that it was in negotiations with mining companies, unions and
other stakeholders regarding the impact of the bill, but the
final form that the legislation will take is still unclear.
At the heart of the industrys
instability lies the difficult labour-management
In addition to high profile
eruptions of violence at South Africas platinum mines,
the industrial minerals sector also saw unrest last year at
both Lanxess Rustenurg chromite mine and mineral sands
miner Richards Bay Minerals titanium slag facility in
KwaZulu Natal, over pay and employment policies.
Under pressure to appease mining
workers unions, the government has pledged to make a
concerted effort to engage with labour groups, including the
Association of Mineworkers and Construction Union (AMCU), over
the coming year.
Despite the countrys
troubles, mining companies are continuing to pursue industrial
minerals projects in South Africa, including rare earths,
chromite and fluorspar.
Locally-based explorer, SepFluor
Ltd, is one of the companies seeking to tap into the potential
in the South African fluorspar sector.
SepFluor is at various stages of
development with its Nokeng, Wallmannsthal, Wiltin, Welgelegen
and Kruidfontein projects, but it has felt the pinch of
declining prices and weakened investor interest since embarking
on these developments.
The global economic recession
and the fall in fluorspar prices from the end of 2012 have
meant that SepFluors capital raising programme has had to
be pushed out. This, in turn, has meant the same for
Nokengs development timetable, James Duncan of
SepFluor told IM.
However, the recent stabilisation
of fluorspar prices at historically elevated levels is giving
fresh traction to SepFluors financing drive, which Duncan
says bodes well for the development timetable of the
companys planned mines.
For the Nokeng site, SepFluor has
tabled a construction period of 21 months and is anticipating
production of 185,000 tpa acid grade fluorspar (acidspar) and
30,000 tpa metallurgical grade fluorspar (metspar).
The company is also planning to
construct a processing facility, the Ekandustria chemical
plant, in anticipation of the South African governments
minerals beneficiation agenda and the South African
Fluorochemical Expansion Initiative (FEI).
SepFluor said the building of
Ekandustria is dependent on the development of Nokeng, as this
mine will be the plants source of fluorspar.
While there is no shortage of
opportunities for resource development in Africa, operators in
the region still face challenges.
Politically, even the most stable
African countries, including South Africa and Madagascar where
general election campaigns are presently in full swing, face
uncertainty when it comes to law making which can affect
business taxes and royalty rates.
Pressure for greater transparency
in mining deals is promising a more level playing field, but
could equally result in less generous terms for foreign
resource companies and a less attractive environment for
Another barrier in some areas is
community opposition to mining development on environmental
A recent notable example came in
August last year, when TSX-V listed Pacific Wildcat Resources
Corp. had its exploration licence for the Mrima Hill rare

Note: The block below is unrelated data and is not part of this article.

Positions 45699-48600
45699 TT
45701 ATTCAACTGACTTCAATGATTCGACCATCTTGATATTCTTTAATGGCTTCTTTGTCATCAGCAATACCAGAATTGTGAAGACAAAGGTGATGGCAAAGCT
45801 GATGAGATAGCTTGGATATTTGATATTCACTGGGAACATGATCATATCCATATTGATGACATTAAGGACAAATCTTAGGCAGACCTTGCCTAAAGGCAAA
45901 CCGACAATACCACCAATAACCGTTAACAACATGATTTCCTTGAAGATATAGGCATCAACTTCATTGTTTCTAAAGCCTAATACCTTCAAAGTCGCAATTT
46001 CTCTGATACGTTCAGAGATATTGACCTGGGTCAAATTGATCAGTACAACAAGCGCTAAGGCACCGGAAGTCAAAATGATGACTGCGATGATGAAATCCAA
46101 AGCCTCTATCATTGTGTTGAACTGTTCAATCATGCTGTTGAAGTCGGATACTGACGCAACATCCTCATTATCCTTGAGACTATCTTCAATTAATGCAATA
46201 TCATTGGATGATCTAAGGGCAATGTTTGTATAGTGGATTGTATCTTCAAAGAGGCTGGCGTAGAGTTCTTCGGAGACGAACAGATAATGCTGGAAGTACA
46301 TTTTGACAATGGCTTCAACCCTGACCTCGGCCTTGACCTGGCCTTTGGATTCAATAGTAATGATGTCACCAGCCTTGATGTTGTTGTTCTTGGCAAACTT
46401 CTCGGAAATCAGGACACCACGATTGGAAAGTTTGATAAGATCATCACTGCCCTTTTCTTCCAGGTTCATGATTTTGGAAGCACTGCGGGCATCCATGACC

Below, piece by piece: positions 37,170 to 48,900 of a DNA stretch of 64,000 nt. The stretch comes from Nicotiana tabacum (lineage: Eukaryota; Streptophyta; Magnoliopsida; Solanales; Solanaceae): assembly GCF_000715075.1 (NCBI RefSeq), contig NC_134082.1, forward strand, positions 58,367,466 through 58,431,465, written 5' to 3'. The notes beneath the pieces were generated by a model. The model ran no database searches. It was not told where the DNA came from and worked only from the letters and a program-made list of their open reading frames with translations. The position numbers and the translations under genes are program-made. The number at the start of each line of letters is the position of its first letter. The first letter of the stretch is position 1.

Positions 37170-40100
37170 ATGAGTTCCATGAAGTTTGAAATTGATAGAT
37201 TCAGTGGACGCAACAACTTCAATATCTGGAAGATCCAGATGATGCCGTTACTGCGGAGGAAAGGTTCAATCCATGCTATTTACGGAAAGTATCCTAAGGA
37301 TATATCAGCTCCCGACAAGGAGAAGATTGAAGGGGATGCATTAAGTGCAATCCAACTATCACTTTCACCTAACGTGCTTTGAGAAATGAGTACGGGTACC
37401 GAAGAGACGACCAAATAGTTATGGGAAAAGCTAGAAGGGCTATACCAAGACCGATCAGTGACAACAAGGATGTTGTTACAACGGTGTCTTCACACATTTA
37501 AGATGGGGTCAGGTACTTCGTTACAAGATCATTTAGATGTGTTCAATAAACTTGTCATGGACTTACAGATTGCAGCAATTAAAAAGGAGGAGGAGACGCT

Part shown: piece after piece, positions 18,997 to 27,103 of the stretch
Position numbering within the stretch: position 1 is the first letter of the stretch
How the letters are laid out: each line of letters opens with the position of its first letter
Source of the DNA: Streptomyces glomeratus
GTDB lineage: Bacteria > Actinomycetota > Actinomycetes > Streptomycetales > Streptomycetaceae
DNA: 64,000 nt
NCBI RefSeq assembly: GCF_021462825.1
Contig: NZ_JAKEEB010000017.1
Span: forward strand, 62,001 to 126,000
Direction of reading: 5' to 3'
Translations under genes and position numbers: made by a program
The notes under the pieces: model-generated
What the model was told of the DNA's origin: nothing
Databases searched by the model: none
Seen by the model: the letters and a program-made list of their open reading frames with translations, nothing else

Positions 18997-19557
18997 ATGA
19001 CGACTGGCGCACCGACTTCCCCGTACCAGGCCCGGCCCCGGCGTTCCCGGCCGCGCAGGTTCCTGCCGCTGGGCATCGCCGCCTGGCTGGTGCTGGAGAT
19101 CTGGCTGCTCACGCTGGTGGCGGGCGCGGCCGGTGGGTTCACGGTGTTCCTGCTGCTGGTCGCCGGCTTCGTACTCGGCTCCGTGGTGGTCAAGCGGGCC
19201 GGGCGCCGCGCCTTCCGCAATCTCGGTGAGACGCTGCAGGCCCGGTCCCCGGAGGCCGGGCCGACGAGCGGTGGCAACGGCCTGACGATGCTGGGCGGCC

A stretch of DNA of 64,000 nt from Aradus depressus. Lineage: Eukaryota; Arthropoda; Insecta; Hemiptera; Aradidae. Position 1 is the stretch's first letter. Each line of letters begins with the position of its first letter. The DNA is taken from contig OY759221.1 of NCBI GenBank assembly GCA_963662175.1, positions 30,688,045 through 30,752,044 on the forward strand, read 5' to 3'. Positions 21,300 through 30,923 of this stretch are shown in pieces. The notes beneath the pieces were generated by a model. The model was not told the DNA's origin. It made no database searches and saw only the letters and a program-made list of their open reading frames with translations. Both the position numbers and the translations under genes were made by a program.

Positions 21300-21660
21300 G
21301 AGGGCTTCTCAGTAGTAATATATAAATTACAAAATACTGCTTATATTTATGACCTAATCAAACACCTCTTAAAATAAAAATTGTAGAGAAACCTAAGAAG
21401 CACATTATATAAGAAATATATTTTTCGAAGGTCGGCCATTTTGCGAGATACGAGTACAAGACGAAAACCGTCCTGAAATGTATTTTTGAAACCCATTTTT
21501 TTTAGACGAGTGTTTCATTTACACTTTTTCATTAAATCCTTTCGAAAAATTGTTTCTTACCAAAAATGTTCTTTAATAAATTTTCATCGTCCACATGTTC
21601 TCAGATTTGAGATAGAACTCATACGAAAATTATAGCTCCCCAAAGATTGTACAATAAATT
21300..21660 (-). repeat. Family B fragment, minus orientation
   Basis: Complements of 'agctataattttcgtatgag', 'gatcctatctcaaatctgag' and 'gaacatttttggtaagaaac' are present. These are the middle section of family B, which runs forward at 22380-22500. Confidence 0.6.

earths project in Kenya revoked by the countrys
government due to the concerns of local people regarding
displacement, radiation and damage to woodland.
Cortec Mining Kenya, a subsidiary
of Pacific Wildcat, is currently waiting for a decision from
Kenyas High Court regarding its challenge to the licence
In its appeal to the authorities,
Pacific Wildcat argued that it was working to promote the
protection of biodiversity as part of its project development,
as well as providing local employment opportunities, schools
and fresh water wells.
Shortly before going to press, the
companys CEO, Darren Townsend, announced that he would be
stepping down as head of Pacific Wildcat, although there was no
indication that this decision was prompted by the firms
Pacific Wildcats legal
battle, while not unique in Africa or indeed anywhere in the
world where mining projects are proposed, serves to highlight
that satisfying competing stakeholder requirements is a tricky
According to John Dean, business
improvement coordinator for UK listed First Quantum Minerals
Ltd, which is presently developing nickel and copper mines in
Zambia, running a successful project in Africa requires
[There is] a lot of early
stage development work, particularly on the infrastructure
side. [Its not a case of] showing up first thing with a
bulldozer! Dean told IM.
A World Bank conference hosted in
November last year highlighted the need to make sure mining
contracts are sensitive to local people.
According to experts in risk
mitigation for the mining industry, companies with effective
and well-communicated corporate social responsibility (CSR)
strategies deliver both higher income and equity performance
when compared to those who fail to report on their social
A report compiled by McCormick
covering the financial performance of the 26 development
companies covered in the PricewaterhouseCoopers (PwC) 100
Junior Mine 2012 index showed that between 2011 and 2012, a
period of investment crisis in the resource industry, the six
companies reporting on their CSR programmes lost just 13% of
their market cap compared to 69% for the non-CSR reporting
junior miners surveyed by PwC during this period.
Dean stressed that, despite
perceptions surrounding Western mining companies operating in
Africa, unethical deeds at the expense of local people are not
the norm in business.
People support the projects and livelihoods will be
improved, he said, noting portions of foreign-run project
investment are almost always dedicated to resettlement and
community engagement programmes for people affected by its